When starting the estate planning process, one of the most important steps is to create a will for your last wishes and to protect your beneficiaries. While your will is not set in stone, it can be adjusted as you accumulate assets, gain beneficiaries, or have a change in heart of how you wish to divide your estate following your passing.
All Major Property
When creating your will, you should start to list down any major property, such as your family home, any vehicles, and any items of large monetary or sentimental value. Common items our clients include in their wills are:
- Their family home
- Their vehicles
- Sentimental items, such as wedding rings or jewelry, antiques, photo albums, or prized possessions
- Their financial accounts, such as savings accounts, 401(k)s, college savings funds, or investments
- Other items of high financial value
When including this property in your will, you should also determine how you wish for it to be distributed. Will you give your grandson your engagement ring? Or will you give your daughter the family home? Make sure to think about who you wish to give your estate to and don’t worry — this can always be adjusted at any time with the help of your estate planner.
Unfortunately, when you pass away your debts will not dissolve. Instead, they may be passed on to your children and beneficiaries unless you elect to save a portion of your estate to pay for those debts. When planning your estate and creating your will, your lawyer may advise you to plan for debt payments. Your debt can be paid through the sale of assets or the liquidation of your accounts.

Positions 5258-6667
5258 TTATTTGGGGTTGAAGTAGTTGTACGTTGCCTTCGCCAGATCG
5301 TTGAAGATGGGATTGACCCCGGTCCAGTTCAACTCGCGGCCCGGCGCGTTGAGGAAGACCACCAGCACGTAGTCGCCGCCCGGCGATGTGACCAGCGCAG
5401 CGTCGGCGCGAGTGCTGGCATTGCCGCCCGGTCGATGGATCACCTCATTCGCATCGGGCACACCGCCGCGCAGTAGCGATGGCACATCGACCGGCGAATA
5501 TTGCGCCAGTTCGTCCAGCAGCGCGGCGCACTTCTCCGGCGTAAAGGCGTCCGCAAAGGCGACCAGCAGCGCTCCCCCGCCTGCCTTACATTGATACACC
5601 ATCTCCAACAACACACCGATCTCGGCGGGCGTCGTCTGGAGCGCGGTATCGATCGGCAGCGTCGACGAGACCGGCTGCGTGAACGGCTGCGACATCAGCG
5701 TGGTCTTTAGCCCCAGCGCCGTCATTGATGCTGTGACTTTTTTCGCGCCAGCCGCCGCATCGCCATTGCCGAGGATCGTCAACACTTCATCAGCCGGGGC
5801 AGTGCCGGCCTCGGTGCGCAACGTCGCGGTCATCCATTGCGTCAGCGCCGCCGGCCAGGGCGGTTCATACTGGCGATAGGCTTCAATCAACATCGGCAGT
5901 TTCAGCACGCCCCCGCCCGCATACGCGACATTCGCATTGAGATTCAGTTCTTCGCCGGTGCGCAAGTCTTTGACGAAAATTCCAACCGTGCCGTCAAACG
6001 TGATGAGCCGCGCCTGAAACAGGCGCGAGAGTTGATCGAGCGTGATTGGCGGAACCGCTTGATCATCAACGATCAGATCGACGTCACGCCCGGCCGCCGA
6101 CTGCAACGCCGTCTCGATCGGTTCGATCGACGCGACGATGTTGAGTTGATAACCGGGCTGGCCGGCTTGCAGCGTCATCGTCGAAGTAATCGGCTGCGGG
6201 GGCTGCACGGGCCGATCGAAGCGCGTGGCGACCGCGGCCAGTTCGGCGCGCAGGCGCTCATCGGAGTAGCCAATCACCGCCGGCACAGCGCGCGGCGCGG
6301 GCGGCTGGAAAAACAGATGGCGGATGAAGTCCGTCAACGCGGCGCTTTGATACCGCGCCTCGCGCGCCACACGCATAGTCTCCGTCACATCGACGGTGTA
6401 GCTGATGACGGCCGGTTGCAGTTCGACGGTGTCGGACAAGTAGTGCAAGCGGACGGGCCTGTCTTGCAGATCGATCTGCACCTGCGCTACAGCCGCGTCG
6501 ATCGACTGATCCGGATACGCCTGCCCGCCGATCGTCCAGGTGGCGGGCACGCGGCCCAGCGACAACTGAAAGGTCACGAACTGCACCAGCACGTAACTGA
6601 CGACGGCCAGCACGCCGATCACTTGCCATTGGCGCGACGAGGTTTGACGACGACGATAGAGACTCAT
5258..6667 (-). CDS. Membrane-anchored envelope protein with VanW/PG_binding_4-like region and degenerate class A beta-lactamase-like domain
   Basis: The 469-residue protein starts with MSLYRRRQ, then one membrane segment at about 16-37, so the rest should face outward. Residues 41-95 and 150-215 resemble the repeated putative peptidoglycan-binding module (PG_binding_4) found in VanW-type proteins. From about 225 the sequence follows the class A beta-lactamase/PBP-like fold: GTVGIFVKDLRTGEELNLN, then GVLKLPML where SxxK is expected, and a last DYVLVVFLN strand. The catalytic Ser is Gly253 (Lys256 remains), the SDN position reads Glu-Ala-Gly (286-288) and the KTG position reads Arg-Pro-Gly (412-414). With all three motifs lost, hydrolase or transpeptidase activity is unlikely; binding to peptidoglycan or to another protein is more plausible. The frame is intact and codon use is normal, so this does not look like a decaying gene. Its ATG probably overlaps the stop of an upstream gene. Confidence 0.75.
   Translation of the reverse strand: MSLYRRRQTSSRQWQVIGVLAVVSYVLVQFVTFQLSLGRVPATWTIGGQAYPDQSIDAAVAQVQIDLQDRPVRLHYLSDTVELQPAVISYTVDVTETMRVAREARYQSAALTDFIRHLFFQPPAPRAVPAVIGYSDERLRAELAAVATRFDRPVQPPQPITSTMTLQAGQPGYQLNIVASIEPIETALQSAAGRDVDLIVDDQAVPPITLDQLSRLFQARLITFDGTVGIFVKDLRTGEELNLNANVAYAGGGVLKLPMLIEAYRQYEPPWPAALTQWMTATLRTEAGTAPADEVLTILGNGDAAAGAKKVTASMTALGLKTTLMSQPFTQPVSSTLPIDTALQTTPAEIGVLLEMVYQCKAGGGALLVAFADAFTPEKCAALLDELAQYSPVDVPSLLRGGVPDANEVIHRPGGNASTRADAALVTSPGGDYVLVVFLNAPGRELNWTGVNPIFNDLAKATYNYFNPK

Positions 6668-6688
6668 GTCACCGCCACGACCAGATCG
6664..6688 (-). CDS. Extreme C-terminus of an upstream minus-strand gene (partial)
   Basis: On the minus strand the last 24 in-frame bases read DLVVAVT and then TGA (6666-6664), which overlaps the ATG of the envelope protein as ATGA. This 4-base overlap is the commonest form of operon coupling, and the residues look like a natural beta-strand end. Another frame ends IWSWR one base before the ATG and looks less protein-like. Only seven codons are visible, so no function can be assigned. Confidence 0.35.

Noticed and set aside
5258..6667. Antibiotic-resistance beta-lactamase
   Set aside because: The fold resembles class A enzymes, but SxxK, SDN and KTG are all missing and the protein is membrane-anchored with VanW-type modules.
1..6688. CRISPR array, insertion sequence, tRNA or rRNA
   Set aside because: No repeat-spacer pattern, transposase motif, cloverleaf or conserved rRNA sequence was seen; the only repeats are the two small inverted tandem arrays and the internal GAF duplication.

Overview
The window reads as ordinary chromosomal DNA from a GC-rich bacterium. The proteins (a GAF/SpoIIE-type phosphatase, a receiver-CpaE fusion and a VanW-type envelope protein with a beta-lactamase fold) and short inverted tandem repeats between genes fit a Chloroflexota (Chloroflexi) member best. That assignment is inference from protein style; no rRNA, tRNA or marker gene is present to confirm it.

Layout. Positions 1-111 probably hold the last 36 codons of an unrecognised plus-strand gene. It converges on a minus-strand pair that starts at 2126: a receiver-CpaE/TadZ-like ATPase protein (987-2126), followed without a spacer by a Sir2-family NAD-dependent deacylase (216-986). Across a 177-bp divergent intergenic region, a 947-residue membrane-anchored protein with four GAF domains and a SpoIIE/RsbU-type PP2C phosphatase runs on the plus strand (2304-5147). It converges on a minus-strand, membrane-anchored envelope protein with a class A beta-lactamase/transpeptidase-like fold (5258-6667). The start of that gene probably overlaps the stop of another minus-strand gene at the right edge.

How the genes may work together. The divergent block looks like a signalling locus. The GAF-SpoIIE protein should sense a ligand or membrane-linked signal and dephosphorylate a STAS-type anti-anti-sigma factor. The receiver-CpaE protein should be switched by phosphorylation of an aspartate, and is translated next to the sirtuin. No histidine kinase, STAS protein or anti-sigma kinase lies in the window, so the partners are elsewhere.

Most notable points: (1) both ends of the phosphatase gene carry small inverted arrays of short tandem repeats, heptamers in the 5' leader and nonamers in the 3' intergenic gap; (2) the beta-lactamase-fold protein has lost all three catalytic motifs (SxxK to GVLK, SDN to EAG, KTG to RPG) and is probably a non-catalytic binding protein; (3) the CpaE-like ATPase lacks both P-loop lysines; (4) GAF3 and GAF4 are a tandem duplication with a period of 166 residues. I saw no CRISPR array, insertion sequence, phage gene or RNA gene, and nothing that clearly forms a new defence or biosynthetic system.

Custody of Your Children
If your children are under the age of 18, this is especially important as it can establish legal guardianship if they are orphaned. As you make these arrangements, think about who you wish to care for your children in the event of your passing and then communicate with them about your wishes. Before you include this decision in your will, you and the prospective guardian need to be in agreement about the decision, as this will be legally binding after your passing.
Custody of Your Pets
As with your children, you may also want to designate who you wish to be the custodian of your pets should you pass before they do. Make sure to discuss your preference with the potential custodian first to ensure that they are willing and able to care for your pets.
Waukesha County Estate Planners
Planning your will can be a bit overwhelming considering all the decisions you will be making. You should rest assured that if you choose our estate planning attorneys at The Law Offices of Mark S. Knutson, S.C., we will treat you just like we treat our own families — with compassion and respect for your wishes.
Do you need to write a will? Call our team at (262) 205-0705 or contact us online to schedule a free phone consultation for your estate planning needs.